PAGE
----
While not strictly a sports car, it fulfills almost all parameters of one, thanks to a magnificent LS3 V8 with 415-hp as standard. The Chevy SS was built in Australia as a VF generation Commodore before being sent to the States for rebadging.
Despite its remarkable performance specs, the SS could not garner its true share of the limelight, mainly because it looked like any other Chevy sedan on the outside, and was finally axed in 2017 after a production run of four years.
Branded as a spiritual successor to the legendary LFA, the LC500 features a 5.0-L V8 that produces 471 hp and just around 400 lb-ft of torque. It’s better equipped than the Nissan GT-R and rivals the likes of the Porsche 911 and the BMW 8-Series.
The only reason it gets overlooked, despite a competitive price tag, is its massive 4,300-lb body that drags its 0-60 sprint time to 4.5 seconds, which is good but not so good as the iconic cars it competes with.
Porsche Cayman R
The Porsche Cayman R was an ultra-lightweight version of the Cayman S, which itself was a lightweight sports car. The Cayman R had no A/C, stereo, or even the door handles and weighed just 2,849 pounds.
Powered by a 330-hp 3.4-L straight-six, it had a 0-60 time of just 4.7 seconds for the base trim. The Cayman R was available in 2012 for just one model year but despite being produced in rare numbers, it sells for a lower price than it deserves.
This 2-door Italian sports coupe was made by Fiat from 1993 to 2000 across a single generation. It had a 2.0-L four-cylinder engine inherited from the iconic Lancia Delta Integrale rally car and was designed by famed auto designer Chris Bangle.
Though the Fiat Coupe was well-received when it was launched, its popularity declined over the next few years. Largely forgotten by enthusiasts, it’s a shame that this incredible car sells for just a few grands today.
Alfa Romeo Giulia GTAm
The Alfa Romeo Giulia GTAm is a fresh breeze for old-school saloon car lovers. Powered by a twin-turbo 2.9-L V6 developed in collaboration with Ferrari, the GTAm produces an incredible 533 hp and handles like dream.
Alfa unveiled this car in 2021, announcing to make just 500 examples with each priced at $210,000. But despite its million-dollar looks, incredible performance numbers, and limited production run, the GTAm failed to stir the auto world the way it should have.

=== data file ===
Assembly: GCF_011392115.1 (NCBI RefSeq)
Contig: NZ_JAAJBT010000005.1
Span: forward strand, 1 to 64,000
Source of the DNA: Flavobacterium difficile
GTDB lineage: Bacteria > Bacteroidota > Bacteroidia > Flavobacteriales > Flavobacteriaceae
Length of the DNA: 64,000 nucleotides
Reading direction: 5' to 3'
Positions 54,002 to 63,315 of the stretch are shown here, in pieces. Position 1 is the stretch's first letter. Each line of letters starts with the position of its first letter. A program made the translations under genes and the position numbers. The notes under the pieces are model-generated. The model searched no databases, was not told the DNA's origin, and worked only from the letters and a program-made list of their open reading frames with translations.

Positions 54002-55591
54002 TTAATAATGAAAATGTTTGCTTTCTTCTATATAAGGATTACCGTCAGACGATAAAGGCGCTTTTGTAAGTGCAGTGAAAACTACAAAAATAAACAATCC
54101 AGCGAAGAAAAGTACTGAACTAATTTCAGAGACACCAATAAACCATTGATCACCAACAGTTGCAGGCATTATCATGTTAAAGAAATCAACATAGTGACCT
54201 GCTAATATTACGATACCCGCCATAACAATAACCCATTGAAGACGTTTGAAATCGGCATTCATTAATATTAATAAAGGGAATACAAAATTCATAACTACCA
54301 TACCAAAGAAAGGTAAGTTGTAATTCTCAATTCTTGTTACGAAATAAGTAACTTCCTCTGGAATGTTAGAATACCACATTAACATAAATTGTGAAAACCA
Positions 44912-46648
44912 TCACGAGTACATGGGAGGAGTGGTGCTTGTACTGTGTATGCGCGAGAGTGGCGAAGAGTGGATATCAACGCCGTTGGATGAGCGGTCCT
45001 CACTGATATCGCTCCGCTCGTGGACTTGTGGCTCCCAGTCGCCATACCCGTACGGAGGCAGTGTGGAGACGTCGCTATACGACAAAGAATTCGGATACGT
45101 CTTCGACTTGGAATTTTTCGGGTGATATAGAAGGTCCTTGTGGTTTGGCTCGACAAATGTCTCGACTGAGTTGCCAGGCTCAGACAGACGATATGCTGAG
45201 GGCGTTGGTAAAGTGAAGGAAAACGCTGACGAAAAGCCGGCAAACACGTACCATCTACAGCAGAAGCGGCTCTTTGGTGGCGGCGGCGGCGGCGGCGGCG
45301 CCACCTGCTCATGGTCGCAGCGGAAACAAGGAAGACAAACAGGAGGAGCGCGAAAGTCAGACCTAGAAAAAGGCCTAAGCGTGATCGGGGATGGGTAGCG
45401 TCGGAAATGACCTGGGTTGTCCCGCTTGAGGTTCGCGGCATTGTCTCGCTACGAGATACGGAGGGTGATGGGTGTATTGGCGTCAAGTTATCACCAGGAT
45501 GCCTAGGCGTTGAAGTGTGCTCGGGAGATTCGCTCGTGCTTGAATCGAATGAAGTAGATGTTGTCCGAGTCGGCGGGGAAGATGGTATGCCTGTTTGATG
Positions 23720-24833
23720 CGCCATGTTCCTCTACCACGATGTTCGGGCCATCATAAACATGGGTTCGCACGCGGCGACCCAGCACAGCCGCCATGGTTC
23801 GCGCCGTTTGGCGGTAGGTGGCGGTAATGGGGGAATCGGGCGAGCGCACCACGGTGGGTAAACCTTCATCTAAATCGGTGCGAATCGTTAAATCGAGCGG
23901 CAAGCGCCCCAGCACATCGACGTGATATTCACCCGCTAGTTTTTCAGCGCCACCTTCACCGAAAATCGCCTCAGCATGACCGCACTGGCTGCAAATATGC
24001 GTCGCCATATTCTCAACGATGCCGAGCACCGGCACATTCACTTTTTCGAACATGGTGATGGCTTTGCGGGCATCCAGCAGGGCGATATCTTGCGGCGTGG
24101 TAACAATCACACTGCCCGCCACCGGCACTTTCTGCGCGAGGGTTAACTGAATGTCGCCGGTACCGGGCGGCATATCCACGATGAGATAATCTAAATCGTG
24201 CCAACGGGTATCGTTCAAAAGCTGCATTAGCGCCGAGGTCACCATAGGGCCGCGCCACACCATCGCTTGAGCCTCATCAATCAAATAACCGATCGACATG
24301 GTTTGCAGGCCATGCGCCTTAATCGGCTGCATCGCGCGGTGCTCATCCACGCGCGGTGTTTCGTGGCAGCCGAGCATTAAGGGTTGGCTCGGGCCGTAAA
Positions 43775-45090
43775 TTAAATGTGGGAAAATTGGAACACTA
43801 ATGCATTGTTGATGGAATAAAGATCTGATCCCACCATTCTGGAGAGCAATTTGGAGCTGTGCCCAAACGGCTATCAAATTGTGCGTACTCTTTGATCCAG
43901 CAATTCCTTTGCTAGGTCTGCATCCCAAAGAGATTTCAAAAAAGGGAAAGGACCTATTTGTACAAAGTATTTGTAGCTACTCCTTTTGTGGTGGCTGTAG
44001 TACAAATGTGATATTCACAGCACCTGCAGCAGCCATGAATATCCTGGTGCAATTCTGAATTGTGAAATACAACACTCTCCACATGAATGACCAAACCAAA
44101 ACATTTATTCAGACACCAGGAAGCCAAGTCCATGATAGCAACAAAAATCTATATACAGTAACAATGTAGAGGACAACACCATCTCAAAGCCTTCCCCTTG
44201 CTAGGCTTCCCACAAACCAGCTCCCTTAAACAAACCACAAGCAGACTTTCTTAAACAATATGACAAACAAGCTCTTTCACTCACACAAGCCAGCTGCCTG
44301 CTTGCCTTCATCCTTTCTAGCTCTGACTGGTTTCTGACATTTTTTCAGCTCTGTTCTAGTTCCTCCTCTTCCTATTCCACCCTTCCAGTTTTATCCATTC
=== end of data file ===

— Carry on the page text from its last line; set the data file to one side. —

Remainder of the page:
Lexus IS 500 F Sport
Powered by a sweet-sounding 472-hp V8 sending all power to the rear wheels in an auto transmission, the IS 500 F Sport is another sports sedan from Lexus that gets overlooked most of the time, particularly due to rivals like the BMW M340i.
The IS 500 F Sport has an affordable tag, a decent interior, and impeccable performance. This naturally-aspirated sports car feels old-school to drive and unarguably deserves a better share of the spotlight.
Saturn Sky Redline
Saturn was a marque that ran for around three decades under the GM umbrella before closing down in 2010. The brand focused on compact, efficient cars and released a surprisingly good car sports car, the Saturn Sky Redline, in 2007.
The Redline featured a 2.0-L turbocharged inline-4, good for 260 hp, available with both auto and manual transmissions in a rear-wheel configuration. Despite being a fun and nimble sports car, the Redline was criminally ignored as the brand came to its end.
Pontiac Firebird Trans Am WS6
The Pontiac Firebird Trans Am WS6 was a beautiful sports beast with a powerful 5.7-L LS1 V8 under the hood. It was easily recognizable thanks to its iconic split front grille that looked like a dragon’s nostrils.
The Trans Am WS6 had incredible amenities that were well ahead of its time. Despite an impressive 325-hp output, impeccable handling, and stunning looks, it went ignored most of the time and sells for a tragically shameful price today.
Hyundai Genesis Coupe
The Hyundai Genesis Coupe was launched in 2009 as the sports version of the namesake luxury sedan. It turned out more impressive than many had speculated, with the highest V6 trim topping out at 306 hp.